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[Python-Dev] Informal educator feedback on PEP 572 (was Re: 2018 Python Language Summit coverage, last part)


This thread started with a request for educator feedback, which I took to
mean observations of student reactions. I've only had the chance to test
the proposal on ~20 students so far, but I'd like the chance to gather more
data for your consideration before the PEP is accepted or rejected.



On Sun, Jun 24, 2018 at 11:09 AM Steven D'Aprano <steve at pearwood.info>
wrote:

> Remember, the driving use-case which started this (ever-so-long)
> discussion was the ability to push data into a comprehension and then
> update it on each iteration, something like this:
>
>     x = initial_value()
>     results = [x := transform(x, i) for i in sequence]
>

If that is the driving use-case, then the proposal should be rejected. The
``itertools.accumulate`` function has been available for a little while now
and it handles this exact case. The accumulate function may even be more
readable, as it explains the purpose explicitly, not merely the algorithm.
And heck, it's a one-liner.

    results = accumulate(sequence, transform)


The benefits for ``any`` and ``all`` seem useful. Itertools has
"first_seen" in the recipes section. While it feels intuitively useful, I
can't recall ever writing something similar myself. For some reason, I
(almost?) always want to find all (counter-)examples and aggregate them in
some way -- min or max, perhaps -- rather than just get the first.

Even so, if it turns out those uses are quite prevalent, wouldn't a new
itertool be better than a new operator? It's good to solve the general
problem, but so far the in-comprehension usage seems to have only a handful
of cases.



On Fri, Jun 22, 2018 at 9:14 PM Chris Barker via Python-Dev <
python-dev at python.org> wrote:

> again, not a huge deal, just a little bit more complexity
>

I worry that Python may experience something of a "death by a thousand
cuts" along the lines of the "Remember the Vasa" warning. Python's greatest
strength is its appeal to beginners. Little bits of added complexity have a
non-linear effect. One day, we may wake up and Python won't be recommended
as a beginner's language.




On Fri, Jun 22, 2018 at 7:48 PM Steven D'Aprano <steve at pearwood.info> wrote:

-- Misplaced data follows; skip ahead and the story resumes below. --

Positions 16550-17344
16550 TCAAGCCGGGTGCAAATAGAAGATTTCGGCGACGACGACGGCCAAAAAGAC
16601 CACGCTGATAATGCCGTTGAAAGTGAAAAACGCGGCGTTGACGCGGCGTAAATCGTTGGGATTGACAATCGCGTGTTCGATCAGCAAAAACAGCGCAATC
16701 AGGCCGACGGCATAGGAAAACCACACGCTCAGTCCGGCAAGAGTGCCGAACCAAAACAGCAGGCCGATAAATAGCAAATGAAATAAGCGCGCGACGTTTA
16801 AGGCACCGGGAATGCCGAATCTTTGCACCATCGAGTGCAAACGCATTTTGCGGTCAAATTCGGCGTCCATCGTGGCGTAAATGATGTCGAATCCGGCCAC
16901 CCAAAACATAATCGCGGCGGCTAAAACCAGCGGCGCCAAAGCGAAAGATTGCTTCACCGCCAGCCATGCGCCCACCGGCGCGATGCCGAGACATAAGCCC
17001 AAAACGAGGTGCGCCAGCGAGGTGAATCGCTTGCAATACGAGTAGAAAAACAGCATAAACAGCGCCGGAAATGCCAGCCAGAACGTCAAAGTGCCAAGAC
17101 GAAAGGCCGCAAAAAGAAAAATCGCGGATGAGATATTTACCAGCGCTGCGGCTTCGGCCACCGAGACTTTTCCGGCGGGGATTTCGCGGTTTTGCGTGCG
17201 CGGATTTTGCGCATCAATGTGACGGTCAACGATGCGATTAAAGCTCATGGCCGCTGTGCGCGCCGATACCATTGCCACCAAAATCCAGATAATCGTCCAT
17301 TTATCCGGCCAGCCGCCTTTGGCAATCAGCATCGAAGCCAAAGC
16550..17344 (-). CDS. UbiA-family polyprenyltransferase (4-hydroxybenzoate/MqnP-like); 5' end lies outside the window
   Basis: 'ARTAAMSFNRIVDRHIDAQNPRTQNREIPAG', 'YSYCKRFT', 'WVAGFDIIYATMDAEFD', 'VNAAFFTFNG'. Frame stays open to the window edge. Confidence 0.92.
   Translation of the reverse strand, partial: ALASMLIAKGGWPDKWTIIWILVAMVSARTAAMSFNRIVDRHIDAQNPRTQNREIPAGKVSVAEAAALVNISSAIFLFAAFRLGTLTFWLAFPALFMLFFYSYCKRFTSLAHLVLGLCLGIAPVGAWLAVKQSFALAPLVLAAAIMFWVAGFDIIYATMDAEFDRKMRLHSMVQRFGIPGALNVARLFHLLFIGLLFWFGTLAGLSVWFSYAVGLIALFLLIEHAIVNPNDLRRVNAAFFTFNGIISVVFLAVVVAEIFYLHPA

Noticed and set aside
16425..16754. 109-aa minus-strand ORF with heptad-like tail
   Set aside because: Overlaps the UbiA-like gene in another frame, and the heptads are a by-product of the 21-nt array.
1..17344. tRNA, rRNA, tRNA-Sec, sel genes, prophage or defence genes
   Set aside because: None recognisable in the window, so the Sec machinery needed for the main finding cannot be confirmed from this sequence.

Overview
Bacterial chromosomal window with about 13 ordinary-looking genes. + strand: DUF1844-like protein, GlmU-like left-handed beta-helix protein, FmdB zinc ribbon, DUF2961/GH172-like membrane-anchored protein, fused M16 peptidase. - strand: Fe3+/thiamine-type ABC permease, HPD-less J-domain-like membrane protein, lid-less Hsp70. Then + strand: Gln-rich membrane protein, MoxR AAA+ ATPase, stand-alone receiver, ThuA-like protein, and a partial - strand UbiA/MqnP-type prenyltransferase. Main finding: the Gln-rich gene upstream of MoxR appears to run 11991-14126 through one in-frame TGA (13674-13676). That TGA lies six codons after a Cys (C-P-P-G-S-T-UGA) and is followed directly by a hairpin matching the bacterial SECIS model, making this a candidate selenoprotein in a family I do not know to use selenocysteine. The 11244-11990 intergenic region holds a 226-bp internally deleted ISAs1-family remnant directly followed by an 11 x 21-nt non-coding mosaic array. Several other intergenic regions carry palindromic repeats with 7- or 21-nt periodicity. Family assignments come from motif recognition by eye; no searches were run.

> On Fri, Jun 22, 2018 at 10:59:43AM -0700, Michael Selik wrote:
>
> Of course they do -- they're less fluent at reading code. They don't
> have the experience to judge good code from bad.
>

On the other hand, an "expert" may be so steeped in a particular subculture
that he no longer can distinguish esoteric from intuitive. Don't be so fast
to reject the wisdom of the inexperienced.



> The question we should be asking is, do we only add features to Python
> if they are easy for beginners? It's not that I especially want to add
> features which *aren't* easy for beginners, but Python isn't Scratch and
> "easy for beginners" should only be a peripheral concern.
>

On the contrary, I believe that "easy for beginners" should be a major
concern.  Ease of use has been and is a, or even the main reason for
Python's success. When some other language becomes a better teaching
language, it will eventually take over in business and science as well.
Right now, Python is Scratch for adults. That's a great thing. Given the
growth of the field, there are far more beginner programmers working today
than there ever have been experts.


Mozilla's array comprehensions are almost identical to Python's, aside
> from a couple of trivial differences:
>

I can't prove it, but I think the phrase ordering difference is not trivial.


> Students who are completely new to programming can see the similarity of
> > [Python] list comprehensions to spoken language.
>
> I've been using comprehensions for something like a decade, and I can't
>

Python: any(line.startswith('#') for line in file)
English: Any line starts with "#" in the file?
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